10 Egg Myths You Can Stop Believing, According To Molly Yeh - Exclusive

Throughout her years living on a farm on the North Dakota-Minnesota border, "Girl Meets Farm" host Molly Yeh has raised a flock of chickens — "all named Macaroni," she reminded us — and two roosters named Tofu and Falafel. The home chef, who became wildly famous for her food blog, "My Name Is Yeh," recently released her third cookbook, "Home Is With The Eggs Are," a homage both to the food and her husband, nicknamed "Egg Boy."   

The Food Network star sat down with Tasting Table to celebrate her recent collab with Blue Apron, for which she created limited edition meal kits inspired by her Asian and Jewish heritage, Midwestern farm surroundings, and her kids. We took advantage of her time to deep dive into her egg wisdom, uncovering and rebutting common egg myths that even Yeh once believed in. (Hot tip: the Ginger-Scallion Burgers in her Blue Apron Box include fried eggs for a truly exceptional experience. For best results, Yeh suggests that you fry your eggs in an already heated-up pan for "crispier edges," a contained final result, and a faster cook.) 

If there's one takeaway from our conversation, it's this: Yeh probably knows more about eggs than you. "I'm so excited to see this, this is truly like the most in-depth that I've been able to get with eggs," she told us. We're excited too, Molly Yeh. 

1. Brown eggs taste better than white eggs

Molly Yeh admits to discriminating when it comes to egg colors. When baking, the cookbook author and blogger goes for more inexpensive white eggs. If something like a scramble is on the menu, Yeh opts for more expensive brown varieties. For the record, it's not just Yeh who does it. Gordon Ramsay also used brown eggs when making a scramble for Jimmy Kimmel. Bobby Flay chose brown, too, when he showed off his scramble technique on The Food Network, as did Martha Stewart when she demonstrated her secret for a fluffy scramble for "Martha's Cooking School."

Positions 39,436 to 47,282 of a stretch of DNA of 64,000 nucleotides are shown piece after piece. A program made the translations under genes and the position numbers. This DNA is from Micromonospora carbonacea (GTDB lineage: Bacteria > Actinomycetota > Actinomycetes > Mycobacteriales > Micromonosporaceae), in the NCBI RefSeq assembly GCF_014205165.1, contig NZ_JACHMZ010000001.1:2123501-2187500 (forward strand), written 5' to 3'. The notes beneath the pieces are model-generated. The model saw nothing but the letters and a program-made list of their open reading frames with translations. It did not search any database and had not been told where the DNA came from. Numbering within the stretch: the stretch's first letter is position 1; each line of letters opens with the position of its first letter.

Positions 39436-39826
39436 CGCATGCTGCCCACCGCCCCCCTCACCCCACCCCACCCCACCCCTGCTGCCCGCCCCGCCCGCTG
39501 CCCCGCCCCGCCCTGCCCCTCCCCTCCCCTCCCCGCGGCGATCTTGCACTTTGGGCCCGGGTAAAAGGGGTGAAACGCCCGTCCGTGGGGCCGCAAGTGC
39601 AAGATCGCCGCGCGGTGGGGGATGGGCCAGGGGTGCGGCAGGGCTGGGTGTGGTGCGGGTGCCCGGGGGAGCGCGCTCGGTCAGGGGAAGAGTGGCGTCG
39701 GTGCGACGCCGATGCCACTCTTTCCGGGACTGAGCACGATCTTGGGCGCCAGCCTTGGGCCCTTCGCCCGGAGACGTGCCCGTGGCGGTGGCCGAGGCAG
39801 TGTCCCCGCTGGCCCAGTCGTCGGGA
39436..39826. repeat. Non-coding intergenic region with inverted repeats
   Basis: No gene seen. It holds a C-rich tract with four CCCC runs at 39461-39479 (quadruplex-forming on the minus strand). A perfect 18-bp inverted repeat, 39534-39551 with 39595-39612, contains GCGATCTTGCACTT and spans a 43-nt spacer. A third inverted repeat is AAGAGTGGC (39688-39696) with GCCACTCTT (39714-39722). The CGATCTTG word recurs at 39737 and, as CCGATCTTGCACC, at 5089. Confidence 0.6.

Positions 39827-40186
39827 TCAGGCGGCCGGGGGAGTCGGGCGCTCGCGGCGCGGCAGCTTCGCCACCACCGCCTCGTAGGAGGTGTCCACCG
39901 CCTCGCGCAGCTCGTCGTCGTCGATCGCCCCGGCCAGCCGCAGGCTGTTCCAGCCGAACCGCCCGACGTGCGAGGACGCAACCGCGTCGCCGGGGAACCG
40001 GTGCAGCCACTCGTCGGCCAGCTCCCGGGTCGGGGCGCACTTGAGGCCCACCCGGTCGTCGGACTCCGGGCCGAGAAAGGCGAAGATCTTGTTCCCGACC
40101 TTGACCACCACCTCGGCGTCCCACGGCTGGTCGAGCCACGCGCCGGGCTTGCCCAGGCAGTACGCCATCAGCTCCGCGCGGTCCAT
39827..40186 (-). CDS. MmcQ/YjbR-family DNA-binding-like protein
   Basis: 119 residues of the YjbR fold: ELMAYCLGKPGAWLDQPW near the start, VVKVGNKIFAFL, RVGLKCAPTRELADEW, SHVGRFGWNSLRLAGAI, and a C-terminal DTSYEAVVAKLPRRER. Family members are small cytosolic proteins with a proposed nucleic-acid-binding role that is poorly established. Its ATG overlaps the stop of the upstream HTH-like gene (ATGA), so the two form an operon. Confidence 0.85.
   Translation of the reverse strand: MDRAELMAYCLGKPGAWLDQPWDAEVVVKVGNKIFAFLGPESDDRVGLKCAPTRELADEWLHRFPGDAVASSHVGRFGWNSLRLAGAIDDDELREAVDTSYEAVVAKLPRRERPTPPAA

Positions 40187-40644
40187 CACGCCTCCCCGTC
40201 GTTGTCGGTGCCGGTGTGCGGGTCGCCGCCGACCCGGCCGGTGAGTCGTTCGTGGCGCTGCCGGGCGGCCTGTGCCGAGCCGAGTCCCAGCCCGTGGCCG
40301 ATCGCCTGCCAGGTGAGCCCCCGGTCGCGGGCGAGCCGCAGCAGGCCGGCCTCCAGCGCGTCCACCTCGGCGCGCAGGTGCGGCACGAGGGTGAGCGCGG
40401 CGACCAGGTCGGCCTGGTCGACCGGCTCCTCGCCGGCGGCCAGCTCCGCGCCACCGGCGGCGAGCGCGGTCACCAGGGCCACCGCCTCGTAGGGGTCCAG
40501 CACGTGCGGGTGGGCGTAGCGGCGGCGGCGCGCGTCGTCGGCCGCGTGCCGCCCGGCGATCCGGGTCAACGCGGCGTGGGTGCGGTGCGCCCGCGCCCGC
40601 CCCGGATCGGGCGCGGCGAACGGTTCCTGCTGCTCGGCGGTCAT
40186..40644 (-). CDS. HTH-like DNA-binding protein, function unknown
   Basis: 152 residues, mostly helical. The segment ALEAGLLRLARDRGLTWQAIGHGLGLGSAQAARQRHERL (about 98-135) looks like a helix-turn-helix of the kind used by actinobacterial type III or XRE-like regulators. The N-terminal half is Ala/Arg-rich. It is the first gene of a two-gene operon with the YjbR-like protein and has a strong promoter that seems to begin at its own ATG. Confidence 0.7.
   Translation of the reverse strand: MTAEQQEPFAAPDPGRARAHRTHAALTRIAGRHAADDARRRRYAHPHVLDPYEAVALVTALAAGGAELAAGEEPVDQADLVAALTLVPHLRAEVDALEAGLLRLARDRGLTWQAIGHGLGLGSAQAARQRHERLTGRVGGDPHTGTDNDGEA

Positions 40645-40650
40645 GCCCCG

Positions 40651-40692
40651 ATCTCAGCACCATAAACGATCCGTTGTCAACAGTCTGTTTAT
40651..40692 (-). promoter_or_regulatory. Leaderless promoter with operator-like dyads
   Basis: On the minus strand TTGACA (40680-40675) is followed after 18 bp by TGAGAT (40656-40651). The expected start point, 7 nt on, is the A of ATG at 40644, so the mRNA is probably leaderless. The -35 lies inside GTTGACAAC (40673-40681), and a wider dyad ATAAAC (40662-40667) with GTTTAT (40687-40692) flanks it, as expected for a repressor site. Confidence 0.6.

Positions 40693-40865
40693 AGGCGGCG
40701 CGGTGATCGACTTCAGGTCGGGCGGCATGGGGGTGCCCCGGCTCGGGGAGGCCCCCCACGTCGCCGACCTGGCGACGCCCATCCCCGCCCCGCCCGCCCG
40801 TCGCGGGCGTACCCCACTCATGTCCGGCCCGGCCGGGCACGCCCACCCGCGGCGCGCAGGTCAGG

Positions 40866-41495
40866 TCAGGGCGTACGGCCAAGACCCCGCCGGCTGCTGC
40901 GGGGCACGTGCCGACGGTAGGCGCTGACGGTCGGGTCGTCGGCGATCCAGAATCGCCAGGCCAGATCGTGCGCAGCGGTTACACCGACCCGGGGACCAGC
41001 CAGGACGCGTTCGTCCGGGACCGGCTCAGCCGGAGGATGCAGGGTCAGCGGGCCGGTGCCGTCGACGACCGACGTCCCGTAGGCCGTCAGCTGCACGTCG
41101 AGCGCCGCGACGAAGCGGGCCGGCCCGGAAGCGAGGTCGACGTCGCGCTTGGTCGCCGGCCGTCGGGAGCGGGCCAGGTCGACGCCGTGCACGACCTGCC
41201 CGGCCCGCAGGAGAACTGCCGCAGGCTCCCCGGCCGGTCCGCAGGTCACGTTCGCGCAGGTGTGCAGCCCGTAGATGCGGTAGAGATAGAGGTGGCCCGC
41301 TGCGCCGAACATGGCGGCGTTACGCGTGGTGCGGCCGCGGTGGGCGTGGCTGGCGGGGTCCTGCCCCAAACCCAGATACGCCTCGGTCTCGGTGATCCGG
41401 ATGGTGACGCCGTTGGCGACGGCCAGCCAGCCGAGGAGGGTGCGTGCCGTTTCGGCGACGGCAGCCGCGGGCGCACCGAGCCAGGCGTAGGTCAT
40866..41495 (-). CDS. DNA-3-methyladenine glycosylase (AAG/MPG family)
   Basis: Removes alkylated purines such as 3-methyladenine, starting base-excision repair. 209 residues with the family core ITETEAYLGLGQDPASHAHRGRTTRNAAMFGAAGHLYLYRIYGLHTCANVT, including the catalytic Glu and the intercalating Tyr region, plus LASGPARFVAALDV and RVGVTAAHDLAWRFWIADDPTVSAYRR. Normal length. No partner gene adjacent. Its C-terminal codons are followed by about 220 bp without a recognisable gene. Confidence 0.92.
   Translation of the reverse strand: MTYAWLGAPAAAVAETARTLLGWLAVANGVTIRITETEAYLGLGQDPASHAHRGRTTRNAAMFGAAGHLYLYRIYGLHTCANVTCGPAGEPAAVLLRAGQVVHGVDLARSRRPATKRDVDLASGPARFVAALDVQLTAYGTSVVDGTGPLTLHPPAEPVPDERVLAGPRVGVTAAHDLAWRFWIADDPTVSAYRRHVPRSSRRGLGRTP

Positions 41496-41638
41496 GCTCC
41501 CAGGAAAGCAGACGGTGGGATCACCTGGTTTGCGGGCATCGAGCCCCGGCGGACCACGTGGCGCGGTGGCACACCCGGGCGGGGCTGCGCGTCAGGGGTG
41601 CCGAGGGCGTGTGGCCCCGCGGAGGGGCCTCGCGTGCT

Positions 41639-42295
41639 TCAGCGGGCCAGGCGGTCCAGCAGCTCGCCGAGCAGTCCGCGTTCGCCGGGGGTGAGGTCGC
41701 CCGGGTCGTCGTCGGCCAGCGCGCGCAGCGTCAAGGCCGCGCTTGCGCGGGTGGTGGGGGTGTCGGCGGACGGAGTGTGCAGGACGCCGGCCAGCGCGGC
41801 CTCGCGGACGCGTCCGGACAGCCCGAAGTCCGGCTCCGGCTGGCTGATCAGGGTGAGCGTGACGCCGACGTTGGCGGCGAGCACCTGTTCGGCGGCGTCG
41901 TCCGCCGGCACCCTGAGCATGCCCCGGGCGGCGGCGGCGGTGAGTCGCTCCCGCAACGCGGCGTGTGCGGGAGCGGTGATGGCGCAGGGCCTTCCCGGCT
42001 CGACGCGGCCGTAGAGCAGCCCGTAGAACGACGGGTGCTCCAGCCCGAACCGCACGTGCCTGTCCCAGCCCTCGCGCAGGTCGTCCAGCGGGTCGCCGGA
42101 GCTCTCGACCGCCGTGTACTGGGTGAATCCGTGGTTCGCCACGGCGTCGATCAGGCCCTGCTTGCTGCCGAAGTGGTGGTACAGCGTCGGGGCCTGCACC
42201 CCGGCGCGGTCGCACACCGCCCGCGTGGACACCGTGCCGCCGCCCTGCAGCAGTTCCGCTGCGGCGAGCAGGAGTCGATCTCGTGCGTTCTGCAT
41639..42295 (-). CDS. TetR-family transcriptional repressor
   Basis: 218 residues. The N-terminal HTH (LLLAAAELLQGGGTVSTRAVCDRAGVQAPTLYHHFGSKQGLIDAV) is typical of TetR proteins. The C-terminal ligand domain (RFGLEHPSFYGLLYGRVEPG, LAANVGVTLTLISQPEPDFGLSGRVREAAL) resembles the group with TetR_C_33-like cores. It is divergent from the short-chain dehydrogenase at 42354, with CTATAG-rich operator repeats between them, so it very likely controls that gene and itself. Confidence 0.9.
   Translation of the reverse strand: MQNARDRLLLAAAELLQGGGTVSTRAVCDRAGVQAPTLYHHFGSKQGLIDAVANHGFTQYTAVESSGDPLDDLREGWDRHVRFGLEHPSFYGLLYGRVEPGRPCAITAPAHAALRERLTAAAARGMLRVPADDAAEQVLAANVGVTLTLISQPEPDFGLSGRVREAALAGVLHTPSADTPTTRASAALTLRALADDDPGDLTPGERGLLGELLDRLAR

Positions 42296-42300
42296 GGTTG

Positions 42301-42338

White eggs do come from different breeds of chickens than brown eggs. There is, however, no discernable difference between white and brown eggs when it comes to taste — at least not according to a small-scale test run by Consumer Reports in 2014. Why, then, do Yeh and other celeb chefs lean towards brown for stand-alone egg dishes? Maybe for the same reason that a picture of a brown egg — and not a white one — beat out even Kylie Jenner as the most-liked picture on Instagram in 2019. "Truthfully, I don't know if this is a Pavlovian thing where we've all been conditioned to think that brown eggs are fancier and more expensive," Yeh reflected.

2. You should always refrigerate eggs

Must you refrigerate eggs? It's an age-old question, and chicken owner Molly Yeh answered us. Eggs don't always have to be refrigerated, according to Yeh. It depends on where you're getting them from. Commercially bought American eggs should make themselves at home in the fridge. Eggs straight off the farm, however, are another story. Here's how Yeh explained it. 

 The "Girl Meets Farm" star won't stick the eggs laid by her farm chickens in the fridge because she trusts in their natural, protective coatings, otherwise known as cuticles. "[They] protect the pores from anything that's outside of the eggs, whether it's chicken poop or different dirt or insects or whatnot," Yeh said. While the home chef was quick to stipulate she's no "egg doctor," she's right. That protein-based coating does protect eggs from dangerous bacteria and is the reason you may have heard that Europeans adamantly do not refrigerate their eggs. Many European countries do not require its removal pre-sale.